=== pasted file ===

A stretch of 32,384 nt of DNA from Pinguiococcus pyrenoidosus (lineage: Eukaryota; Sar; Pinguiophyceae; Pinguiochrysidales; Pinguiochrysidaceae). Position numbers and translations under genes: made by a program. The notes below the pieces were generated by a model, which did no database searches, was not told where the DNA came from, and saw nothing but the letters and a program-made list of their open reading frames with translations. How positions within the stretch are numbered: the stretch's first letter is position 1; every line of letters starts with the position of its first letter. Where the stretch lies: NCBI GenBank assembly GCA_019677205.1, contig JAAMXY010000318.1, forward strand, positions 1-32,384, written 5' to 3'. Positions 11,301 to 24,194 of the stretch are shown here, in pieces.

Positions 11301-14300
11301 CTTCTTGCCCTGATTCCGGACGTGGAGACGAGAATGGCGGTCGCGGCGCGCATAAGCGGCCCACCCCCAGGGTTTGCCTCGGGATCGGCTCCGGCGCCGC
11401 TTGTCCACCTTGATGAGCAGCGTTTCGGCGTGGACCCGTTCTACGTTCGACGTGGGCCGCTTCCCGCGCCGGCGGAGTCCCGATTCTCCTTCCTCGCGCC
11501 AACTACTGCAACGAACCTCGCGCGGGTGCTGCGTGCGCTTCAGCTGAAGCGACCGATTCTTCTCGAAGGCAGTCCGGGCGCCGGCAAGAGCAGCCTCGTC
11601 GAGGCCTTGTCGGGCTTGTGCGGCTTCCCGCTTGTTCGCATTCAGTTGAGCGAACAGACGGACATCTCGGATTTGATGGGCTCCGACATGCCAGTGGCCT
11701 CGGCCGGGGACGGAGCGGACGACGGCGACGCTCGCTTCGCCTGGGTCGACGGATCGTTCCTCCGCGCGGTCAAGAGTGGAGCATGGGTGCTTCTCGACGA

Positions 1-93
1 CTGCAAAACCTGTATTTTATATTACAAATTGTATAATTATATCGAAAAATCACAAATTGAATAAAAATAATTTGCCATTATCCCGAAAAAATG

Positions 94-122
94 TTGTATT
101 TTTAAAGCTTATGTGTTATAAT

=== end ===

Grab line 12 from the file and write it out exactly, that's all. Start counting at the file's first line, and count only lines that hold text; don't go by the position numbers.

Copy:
101 TTTAAAGCTTATGTGTTATAAT